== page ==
Of course, if you're someone who does mobile word processing with any regularity, you're probably going to be more than a little jarred by how much Word contrasts with pretty much every other word processor floating around the App Store. The theme these days is minimalism. Give users the tools to get the text down and after that get out of the way. You're rarely given the option to adjust text color much less fonts. But as always, those apps are generally relegated to the world of frantic scribbles and jotted reminders. Tap something out before you forget and send it to yourself to do something with later—on an actual desktop. Word for iPad is something totally different altogether. You're not just starting something here—you have all the tools you need to actually finish it, too.


Again, with Excel, you're not getting quite everything you would on a desktop—but you're getting everything most users will likely ever need. The most impressive thing here is the wildly extensive selection of formulas. On the iPhone version, the existence of any formulas at all seemed novel simply by virtue of how totally non-functional the overall app was. Here, though, the Formulas tab contains four different sections housing upwards of 30 different formulas (at the higher end) in each. For anyone who uses Excel enough to actually need it in mobile form in the first place, this is a huge perk.


Excel also gives us an unfortunately rare example of a third-party app actually improving on iOS's proprietary design. Due to how number-centric the app is, a friendly little "123" button opens up to a traditional keypad, making any sort of extensive data-entry far less arduous. You can also hold down some of the buttons to access other symbols, so you'll never have to break your rhythm to hold shift. That may sound like a small thing, but when your tapping out hundreds upon hundreds of numbers, this is going to save people some major frustration.



The biggest change from the iPhone to iPad version is undoubtedly PowerPoint. PowerPoint for iPhone was a joke at best. You could view an already made slideshow, but attempts at any sort of adjustment were more likely to ruin what was there than add anything productive. Here, though, we finally have something that actually resembles what Powerpoint is supposed to be.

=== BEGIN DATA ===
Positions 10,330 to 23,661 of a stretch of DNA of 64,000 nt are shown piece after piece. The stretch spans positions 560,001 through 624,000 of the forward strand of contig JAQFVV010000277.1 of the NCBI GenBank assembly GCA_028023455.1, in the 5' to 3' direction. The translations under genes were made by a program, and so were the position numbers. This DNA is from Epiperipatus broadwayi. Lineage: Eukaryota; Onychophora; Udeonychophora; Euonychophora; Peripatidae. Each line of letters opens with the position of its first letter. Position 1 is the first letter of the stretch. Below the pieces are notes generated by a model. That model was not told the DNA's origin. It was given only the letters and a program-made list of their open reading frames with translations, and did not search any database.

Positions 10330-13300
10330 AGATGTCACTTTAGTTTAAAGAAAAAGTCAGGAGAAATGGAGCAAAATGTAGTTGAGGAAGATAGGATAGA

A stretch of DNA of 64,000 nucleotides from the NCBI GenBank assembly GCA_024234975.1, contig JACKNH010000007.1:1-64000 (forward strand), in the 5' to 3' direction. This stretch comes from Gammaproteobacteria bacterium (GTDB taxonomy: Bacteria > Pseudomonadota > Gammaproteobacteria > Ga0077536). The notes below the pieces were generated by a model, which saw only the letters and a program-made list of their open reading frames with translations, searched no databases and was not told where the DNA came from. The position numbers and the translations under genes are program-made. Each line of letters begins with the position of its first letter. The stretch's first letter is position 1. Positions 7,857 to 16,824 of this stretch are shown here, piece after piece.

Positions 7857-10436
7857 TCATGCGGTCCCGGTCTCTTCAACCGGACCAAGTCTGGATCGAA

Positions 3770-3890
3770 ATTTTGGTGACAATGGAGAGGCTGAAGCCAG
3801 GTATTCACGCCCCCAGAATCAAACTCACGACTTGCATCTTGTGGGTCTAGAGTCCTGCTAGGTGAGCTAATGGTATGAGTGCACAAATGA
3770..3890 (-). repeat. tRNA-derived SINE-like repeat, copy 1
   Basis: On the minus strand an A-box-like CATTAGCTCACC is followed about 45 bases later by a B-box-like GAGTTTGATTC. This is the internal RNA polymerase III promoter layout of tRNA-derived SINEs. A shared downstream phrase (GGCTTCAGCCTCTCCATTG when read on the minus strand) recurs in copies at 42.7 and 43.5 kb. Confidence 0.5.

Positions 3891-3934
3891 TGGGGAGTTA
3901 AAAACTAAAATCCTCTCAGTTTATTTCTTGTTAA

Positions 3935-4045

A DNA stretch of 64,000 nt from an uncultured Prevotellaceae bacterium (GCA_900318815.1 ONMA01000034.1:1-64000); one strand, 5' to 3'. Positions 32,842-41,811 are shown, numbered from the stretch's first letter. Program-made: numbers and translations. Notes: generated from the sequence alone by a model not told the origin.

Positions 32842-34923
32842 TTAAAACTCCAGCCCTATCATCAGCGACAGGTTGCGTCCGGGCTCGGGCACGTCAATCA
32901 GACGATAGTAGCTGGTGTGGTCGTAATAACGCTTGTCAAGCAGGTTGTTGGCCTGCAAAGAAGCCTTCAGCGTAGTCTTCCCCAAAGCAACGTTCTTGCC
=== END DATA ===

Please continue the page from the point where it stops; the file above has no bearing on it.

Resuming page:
Just like with Word and Excel before it, you get a number of different template options to start with or you can choose to load up one already saved to your OneDrive. All the same shape, fonts, colors, etc. you'd find on each of the other apps exists, which may not sound notable but is a fast improvement considering Microsoft's iOS history.


Of course, this isn't the same experience you'd be having on a desktop. Should you want to crop anything, you're pretty much screwed unless you're able to close the app and take care of what you need straight in your camera roll. But that aside, there are some fun additions. Notably, if you're giving a presentation and your iPad is hooked up to a larger screen, you can simply press down on your own display to use your finger as a laserpointer, directing as you talk.

However disappointing Office for iPhone was, the iPad version appears all the better for it. Whether Microsoft learned from its mistakes or simply gave in to the fact that it's going to need to give non-subscribers something to work with if they ever want to make a convert out of them, it's a welcome change. If you're not already a 365-subscriber, go ahead and download—you've got nothing to lose.